Study: Diverting Mississippi River Sediments Below New Orleans Would Create New Lands
Large amounts of land can be generated from sediment diversions in the Mississippi River, despite sea level rise, sinking land rates and reduced sediment supply, according to a new study by the National Science Foundation and University of Texas at Austin.
While wetlands are disappearing at an alarming rate, the new study shows diversions could reduce the natural land loss by 55 percent over the next 100 years.
River diversions already have been successful in building new land in the Atchafalaya and Wax Lake Deltas.
Non-governmental organizations have supported similar diversion project studies in the past. Uncertainties about diversions can be eased by better data collection on existing diversions and potential sites, in addition to diversion pilot projects.
Wetland Loss Linked to Drilling Activities
Coastal restoration advocates have long wondered about the exact effect of oil and gas industry on Louisiana's coastline. Now, the federal agency responsible for overseeing offshore energy development has started answering this question.
Scientists have provided conclusive evidence linking construction of oil and gas industry infrastructure with land loss in the Mississippi River Delta and other parts of the western Gulf of Mexico basin. That’s the conclusion of a recently published report from the U.S. Interior Department titled Outer Continental Shelf (OCS)-Related Pipelines and Navigation Canals in the Western and Central Gulf of Mexico: Relative Impacts on Wetland Habitats and Effectiveness of Mitigation. The study’s findings also outline mitigation strategies necessary to arrest the pace of wetland destruction.
For thousands of years, the natural movements of the Mississippi River and its distributaries managed coastal Louisiana ecosystems. However, during the past few centuries, the creation of drainage channels and shipping canals, accompanied by habitat impacts such as saltwater intrusion, have reduced vegetation growth in the immediate vicinity of navigation infrastructure built to service Louisiana’s oil and gas sector. Additionally, the construction of pipelines and access routes to service the infrastructure have damaged the ecosystems. These impacts are in addition to those caused by the wetlands being disconnected from their Mississippi River source of freshwater and sediment, and other causes of wetlands loss.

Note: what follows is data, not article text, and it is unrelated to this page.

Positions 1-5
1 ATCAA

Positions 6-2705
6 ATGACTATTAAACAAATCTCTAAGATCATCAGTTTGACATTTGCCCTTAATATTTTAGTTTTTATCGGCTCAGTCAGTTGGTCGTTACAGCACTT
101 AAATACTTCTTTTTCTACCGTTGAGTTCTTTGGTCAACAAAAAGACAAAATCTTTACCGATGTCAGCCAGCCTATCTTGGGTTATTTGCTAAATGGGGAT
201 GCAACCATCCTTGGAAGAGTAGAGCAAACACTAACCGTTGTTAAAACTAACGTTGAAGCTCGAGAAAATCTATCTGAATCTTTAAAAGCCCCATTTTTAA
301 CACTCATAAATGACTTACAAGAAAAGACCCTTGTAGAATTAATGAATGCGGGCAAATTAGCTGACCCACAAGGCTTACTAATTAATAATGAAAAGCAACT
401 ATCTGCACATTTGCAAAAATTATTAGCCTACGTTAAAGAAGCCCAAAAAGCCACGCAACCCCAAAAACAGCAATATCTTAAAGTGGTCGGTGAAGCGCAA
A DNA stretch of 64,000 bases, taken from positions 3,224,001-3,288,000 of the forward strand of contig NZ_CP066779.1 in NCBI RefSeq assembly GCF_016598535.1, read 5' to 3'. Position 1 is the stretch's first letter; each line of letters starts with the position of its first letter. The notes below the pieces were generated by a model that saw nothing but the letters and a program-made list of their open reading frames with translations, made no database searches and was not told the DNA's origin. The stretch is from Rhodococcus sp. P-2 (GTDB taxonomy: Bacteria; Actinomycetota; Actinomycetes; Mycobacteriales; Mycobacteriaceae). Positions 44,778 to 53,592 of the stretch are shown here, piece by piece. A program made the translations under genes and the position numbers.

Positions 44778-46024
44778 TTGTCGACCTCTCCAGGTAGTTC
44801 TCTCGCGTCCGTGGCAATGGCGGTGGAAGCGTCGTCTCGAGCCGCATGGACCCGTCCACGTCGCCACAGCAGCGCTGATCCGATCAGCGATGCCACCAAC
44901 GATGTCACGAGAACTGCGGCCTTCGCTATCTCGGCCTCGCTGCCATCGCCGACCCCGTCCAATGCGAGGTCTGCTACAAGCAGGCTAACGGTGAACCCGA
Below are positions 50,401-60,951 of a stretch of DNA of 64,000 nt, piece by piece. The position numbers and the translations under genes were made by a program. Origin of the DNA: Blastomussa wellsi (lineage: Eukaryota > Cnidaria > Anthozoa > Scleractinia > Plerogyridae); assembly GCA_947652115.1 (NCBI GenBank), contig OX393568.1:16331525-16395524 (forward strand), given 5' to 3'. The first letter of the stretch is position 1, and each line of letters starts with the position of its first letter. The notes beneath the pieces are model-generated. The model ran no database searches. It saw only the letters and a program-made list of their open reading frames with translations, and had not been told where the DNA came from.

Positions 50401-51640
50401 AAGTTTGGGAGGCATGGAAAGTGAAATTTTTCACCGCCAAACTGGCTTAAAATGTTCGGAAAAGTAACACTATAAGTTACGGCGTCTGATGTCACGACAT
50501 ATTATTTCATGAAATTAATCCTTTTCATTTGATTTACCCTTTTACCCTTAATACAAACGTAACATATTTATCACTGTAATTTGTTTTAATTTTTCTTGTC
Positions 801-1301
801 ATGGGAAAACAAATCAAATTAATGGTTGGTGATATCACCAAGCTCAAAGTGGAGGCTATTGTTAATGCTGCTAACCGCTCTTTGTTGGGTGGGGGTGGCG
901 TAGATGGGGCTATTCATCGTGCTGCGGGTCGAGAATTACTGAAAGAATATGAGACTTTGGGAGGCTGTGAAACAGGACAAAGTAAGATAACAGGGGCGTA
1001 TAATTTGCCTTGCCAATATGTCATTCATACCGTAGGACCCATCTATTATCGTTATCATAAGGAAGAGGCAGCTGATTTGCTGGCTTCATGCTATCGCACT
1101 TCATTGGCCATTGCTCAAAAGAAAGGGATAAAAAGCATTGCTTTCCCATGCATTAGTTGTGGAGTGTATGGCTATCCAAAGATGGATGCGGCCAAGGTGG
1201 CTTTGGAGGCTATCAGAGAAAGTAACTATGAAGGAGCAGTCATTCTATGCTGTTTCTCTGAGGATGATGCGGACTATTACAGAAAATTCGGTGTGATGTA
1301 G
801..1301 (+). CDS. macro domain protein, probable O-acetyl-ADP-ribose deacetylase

The study shows that rates of land and wetland loss within close proximity of pipelines and navigation canals are significantly higher statistically than those observed for the wider region. While the pace of this destruction has slowed during the past 50 years, the toll from more than a half-century of industry-related damage remains visible.
The study also describes an urgent need for wider implementation of mitigation techniques, such as backfilling, that have proven successful in minimizing land and wetland loss in and around infrastructure linked to oil and gas extraction.
This study highlights the importance and complexity of restoring natural resiliency in a working coast like Louisiana. A combination of new best practices and a large scale restoration program where the state, federal government and economic interests like oil and gas participate is needed to both address the historic impacts of the industry and restore the ecosystem to health.
Meet Lake Pontchartrain Basin Foundation's New Executive Director Anne Rheams
A New Orleans native who is committed to environmental stewardship and long-term sustainability of the town and its surrounding communities, Anne Rheams, has been picked as the new Executive Director of the Lake Pontchartrain Basin Foundation
. Rheams has exceptional experience in environmental education. She was an instructor at the University of New Orleans for nine years and published multiple environmental programs.
She has served the organization in many capacities during the past 17 years, including projects to improve water quality, restore and protect natural habitat, and educate the public.
“My favorite thing about my job is that I get to help the natural environment that has nurtured me, the marshes and swamps that I grew up exploring as a child,” Anne said. “It is my turn to give back what it gave me in those formative years.”
Anne earned a Master’s in Urban and Regional Planning - with a focus on development in the coastal zone - from the University of New Orleans. She also earned an undergraduate degree from the University of New Orleans in Geography and Cartography, with a focus on riparian habitats and streams.
Students Work with Communities to Rebuild after Hurricane Katrina
Louisiana State University architecture students are working with coastal communities damaged from Hurricane Katrina to provide ideas for rebuilding communities to promote sustainability and resilience to storms.
For example, some students are looking at St. Charles Parish along the Bayou Des Allemands, where additional protection from storm surge water is needed. However, current proposed solutions, such as levees or floodwalls, would cut off access to the water for people who live and work at the bayou’s edge. Groups of two to three students will explore creative solutions for these types of problems, giving the students a chance to apply their classroom knowledge in the real world.
To learn more about the class and its projects, read a recent story published in The [Baton Rouge] Advocate.